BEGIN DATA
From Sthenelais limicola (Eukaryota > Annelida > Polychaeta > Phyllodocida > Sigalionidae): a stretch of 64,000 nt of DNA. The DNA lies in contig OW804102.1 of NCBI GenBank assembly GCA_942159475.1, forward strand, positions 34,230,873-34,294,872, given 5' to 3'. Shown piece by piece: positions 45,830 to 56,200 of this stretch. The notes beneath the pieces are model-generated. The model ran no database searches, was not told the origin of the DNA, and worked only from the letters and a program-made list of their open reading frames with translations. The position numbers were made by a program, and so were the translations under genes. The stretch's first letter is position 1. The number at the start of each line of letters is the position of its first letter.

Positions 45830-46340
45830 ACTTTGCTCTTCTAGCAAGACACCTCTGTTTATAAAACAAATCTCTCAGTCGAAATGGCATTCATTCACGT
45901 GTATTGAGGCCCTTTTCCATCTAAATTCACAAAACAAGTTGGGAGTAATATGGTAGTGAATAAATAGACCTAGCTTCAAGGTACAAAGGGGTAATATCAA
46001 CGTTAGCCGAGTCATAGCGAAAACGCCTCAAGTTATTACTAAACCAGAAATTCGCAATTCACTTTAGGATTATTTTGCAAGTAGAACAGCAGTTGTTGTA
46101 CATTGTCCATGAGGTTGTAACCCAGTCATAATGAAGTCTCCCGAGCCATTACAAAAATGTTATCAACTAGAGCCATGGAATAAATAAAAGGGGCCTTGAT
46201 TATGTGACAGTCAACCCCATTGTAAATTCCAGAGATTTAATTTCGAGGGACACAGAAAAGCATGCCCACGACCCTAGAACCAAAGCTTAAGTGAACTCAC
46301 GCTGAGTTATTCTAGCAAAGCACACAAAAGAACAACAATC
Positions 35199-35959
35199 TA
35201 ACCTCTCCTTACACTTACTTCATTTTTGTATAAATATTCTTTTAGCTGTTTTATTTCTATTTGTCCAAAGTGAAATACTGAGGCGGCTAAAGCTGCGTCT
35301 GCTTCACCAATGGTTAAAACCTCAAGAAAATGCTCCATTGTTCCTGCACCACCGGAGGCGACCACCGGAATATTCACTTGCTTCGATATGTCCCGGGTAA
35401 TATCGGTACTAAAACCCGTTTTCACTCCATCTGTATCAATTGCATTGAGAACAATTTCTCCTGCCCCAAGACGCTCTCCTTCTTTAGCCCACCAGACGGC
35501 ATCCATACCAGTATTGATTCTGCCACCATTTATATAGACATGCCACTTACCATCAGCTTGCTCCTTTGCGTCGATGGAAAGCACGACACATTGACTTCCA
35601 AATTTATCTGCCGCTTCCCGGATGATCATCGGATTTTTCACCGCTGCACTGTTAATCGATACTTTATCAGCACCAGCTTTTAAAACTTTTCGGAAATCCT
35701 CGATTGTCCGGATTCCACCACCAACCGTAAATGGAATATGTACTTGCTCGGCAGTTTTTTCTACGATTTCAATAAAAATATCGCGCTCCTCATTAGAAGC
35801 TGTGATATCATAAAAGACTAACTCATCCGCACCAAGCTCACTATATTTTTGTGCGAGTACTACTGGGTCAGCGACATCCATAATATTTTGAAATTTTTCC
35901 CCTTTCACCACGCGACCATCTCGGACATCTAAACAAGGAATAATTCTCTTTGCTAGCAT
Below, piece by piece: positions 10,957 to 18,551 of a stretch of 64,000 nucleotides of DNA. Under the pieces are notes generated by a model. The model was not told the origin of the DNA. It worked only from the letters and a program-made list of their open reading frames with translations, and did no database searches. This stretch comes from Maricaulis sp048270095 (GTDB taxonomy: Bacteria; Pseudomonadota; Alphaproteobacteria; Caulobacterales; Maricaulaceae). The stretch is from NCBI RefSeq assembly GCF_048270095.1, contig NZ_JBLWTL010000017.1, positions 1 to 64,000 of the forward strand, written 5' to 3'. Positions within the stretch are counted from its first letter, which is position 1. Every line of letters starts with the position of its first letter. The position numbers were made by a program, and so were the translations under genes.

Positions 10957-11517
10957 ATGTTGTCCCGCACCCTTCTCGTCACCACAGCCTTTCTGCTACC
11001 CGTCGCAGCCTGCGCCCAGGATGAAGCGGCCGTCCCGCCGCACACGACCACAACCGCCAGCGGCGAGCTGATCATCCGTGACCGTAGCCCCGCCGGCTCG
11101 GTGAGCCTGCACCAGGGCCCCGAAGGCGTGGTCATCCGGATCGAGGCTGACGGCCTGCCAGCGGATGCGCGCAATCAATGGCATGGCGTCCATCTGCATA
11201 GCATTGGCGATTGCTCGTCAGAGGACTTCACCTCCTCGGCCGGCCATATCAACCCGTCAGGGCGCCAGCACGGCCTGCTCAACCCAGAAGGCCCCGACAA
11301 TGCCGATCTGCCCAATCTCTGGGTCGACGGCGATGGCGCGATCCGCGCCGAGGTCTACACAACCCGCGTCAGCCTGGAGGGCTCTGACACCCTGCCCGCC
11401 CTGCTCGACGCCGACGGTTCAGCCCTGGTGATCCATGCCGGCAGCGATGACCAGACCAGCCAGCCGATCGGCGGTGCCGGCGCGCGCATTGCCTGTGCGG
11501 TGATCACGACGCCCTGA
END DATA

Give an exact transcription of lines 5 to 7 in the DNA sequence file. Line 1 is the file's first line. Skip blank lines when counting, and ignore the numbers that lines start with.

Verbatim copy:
46001 CGTTAGCCGAGTCATAGCGAAAACGCCTCAAGTTATTACTAAACCAGAAATTCGCAATTCACTTTAGGATTATTTTGCAAGTAGAACAGCAGTTGTTGTA
46101 CATTGTCCATGAGGTTGTAACCCAGTCATAATGAAGTCTCCCGAGCCATTACAAAAATGTTATCAACTAGAGCCATGGAATAAATAAAAGGGGCCTTGAT
46201 TATGTGACAGTCAACCCCATTGTAAATTCCAGAGATTTAATTTCGAGGGACACAGAAAAGCATGCCCACGACCCTAGAACCAAAGCTTAAGTGAACTCAC